The book was selected for its "compelling storyline that holds the attention of all ages," according to the judges. "Readers interact with the characters and the different types of simple machines. We especially liked the pop-up and removable interactive components in this book, which can be used to introduce children to basic physics and engineering principles or to introduce inquiry science lessons involving simple machines."

The "effectiveness of the fold-outs and pop-ups for making this type of material more engaging was a very pleasant surprise," Macaulay noted.

Carton, who worked with Macaulay on the book, explained how Macaulay got started on the project, sketching out the ideas of machines and animals (including sengi using pulleys to bring food to a sloth), then worked further with the team to develop the story and interactive elements incorporated into the book.

Macaulay, who has authored many works, is perhaps best known for The Way Things Work, which he describes as "an exhaustively researched compendium of how and why nearly everything functions." He and his family reside in Vermont.


The Broadcast and New Media prize goes to Jennifer Lauren Lee for "How to Build Your NIST D.I.Y. Watt Balance," published August 17, 2015 by NIST Physical Measurement Laboratory.

Her video's comedic telling of redefining the kilogram won over the judges, who describe it as "an entertaining video infomercial that presents step-by-step instructions to build a watt balance using LEGO bricks and low-cost electronics." They applaud Lee's creativity because "redefining the world's basic unit of mass is no easy task, and translating the concept into something playful and educational is worthy of an award."

"The great thing about infomercials is that you can cram a lot of information into a small space, and it's entertaining because the format is ridiculous," Lee said. "Everything is designed to keep your attention -- every moment should be even more exciting than the last! Also, it was an organic fit: we really needed disclaimers about safety in a couple of places, and an 'expert testimony' section let us provide context about why watt balances are important right now."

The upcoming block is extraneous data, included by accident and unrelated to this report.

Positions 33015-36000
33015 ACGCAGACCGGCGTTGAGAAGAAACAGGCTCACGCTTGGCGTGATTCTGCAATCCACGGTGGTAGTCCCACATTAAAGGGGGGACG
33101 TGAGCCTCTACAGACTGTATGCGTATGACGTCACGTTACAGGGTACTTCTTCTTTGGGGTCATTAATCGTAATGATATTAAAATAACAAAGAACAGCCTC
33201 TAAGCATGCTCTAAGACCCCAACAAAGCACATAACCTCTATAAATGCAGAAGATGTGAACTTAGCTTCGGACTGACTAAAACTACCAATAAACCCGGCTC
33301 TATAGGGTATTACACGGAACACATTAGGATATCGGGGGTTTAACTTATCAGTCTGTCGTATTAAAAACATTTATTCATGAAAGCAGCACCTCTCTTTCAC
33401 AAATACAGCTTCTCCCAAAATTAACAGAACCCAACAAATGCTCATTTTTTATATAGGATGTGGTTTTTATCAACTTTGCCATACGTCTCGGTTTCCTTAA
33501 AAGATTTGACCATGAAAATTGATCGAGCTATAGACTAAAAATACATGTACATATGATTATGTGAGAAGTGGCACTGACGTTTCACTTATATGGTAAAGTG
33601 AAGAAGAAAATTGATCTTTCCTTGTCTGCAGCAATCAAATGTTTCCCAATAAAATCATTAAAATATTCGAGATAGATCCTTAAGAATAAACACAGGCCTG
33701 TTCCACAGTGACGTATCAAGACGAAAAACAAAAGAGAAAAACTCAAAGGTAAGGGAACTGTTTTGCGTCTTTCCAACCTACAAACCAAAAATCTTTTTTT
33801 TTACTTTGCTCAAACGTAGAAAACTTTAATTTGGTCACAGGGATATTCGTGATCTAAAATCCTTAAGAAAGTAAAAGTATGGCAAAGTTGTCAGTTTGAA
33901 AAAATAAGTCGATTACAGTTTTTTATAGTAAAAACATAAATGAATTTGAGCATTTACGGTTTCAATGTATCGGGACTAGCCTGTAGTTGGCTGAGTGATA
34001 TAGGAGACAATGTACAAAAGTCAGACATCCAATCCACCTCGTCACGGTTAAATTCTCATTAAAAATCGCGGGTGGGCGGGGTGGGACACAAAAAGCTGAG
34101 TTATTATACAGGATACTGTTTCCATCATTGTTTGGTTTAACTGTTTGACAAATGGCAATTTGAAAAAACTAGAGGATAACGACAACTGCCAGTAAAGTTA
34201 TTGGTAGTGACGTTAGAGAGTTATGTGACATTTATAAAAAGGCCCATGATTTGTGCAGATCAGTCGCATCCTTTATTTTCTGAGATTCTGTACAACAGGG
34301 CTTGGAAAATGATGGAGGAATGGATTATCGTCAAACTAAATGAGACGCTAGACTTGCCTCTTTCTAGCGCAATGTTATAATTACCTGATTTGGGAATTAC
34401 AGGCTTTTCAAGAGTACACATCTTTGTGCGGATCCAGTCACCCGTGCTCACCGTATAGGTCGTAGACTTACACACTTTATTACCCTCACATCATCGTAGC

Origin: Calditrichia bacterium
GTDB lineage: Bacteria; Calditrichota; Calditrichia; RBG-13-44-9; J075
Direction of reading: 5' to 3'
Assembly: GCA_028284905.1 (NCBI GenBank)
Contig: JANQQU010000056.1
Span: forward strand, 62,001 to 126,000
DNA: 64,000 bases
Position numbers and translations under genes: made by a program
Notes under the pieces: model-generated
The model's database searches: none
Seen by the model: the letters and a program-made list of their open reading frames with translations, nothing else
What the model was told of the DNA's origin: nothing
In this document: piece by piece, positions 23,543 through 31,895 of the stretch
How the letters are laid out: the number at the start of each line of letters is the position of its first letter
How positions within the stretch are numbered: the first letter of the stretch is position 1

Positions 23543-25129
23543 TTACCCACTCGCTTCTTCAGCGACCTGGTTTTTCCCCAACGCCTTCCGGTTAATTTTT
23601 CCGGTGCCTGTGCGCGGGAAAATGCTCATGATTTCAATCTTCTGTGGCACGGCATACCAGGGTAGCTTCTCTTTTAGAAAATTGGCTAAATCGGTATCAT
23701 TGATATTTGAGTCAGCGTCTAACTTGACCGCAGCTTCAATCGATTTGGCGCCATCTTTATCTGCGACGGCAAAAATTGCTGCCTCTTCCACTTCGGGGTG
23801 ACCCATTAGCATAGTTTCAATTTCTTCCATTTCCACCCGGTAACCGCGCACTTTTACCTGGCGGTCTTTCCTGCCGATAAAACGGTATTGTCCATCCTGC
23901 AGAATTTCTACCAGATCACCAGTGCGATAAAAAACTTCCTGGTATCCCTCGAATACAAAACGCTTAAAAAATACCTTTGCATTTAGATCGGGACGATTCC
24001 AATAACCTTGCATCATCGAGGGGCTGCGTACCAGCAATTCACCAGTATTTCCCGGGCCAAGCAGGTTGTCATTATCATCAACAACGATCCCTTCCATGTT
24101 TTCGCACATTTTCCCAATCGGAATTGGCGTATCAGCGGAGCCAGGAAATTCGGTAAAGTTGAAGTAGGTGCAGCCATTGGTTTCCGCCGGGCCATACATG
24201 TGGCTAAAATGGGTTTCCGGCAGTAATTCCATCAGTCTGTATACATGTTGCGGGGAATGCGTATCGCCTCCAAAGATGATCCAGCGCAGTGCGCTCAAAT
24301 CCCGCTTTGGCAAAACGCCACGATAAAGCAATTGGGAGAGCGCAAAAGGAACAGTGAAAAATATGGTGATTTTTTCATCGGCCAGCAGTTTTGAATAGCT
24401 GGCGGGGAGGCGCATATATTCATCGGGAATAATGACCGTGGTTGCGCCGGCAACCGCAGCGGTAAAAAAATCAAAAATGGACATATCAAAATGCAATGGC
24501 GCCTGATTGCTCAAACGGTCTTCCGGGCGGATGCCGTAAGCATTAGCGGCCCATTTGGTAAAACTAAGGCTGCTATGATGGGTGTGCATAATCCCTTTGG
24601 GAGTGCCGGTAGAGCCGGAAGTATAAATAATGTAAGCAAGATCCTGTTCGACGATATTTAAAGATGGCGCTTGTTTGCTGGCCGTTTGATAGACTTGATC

Lee is currently a science writer and video producer for NIST's Physical Measurement Laboratory, and in the past has worked for Fermilab, the American Institute of Physics, Science News, and CERN. She resides in North Bethesda, Maryland.

*Note: Lee is a former employee at AIP, but left AIP in June 2014. Her entry was not earmarked in any way as belonging to a former AIP employee.

The Science Communication Awards of the American Institute of Physics were established to recognize the best science writing in books; magazines and newspapers; works intended for children; and new media in order to improve the general public's appreciation of the physical sciences, astronomy, math, and related science fields. Entries are judged by a committee of scientists and journalists, and winning authors receive a prize of $3,000, an engraved Windsor chair, and a certificate of recognition. For more information, contact <> or visit


The American Institute of Physics is a federation of scientific societies in the physical sciences, representing scientists, engineers, educators, and students. AIP offers authoritative information, services, and expertise in physics education and student programs, science communication, government relations, career services, statistical research in physics employment and education, industrial outreach, and history of the physical sciences. AIP publishes Physics Today, the most closely followed magazine of the physical sciences community, and is also home to the Society of Physics Students and the Niels Bohr Library and Archives. AIP owns AIP Publishing LLC, a scholarly publisher in the physical and related sciences.

American Institute of Physics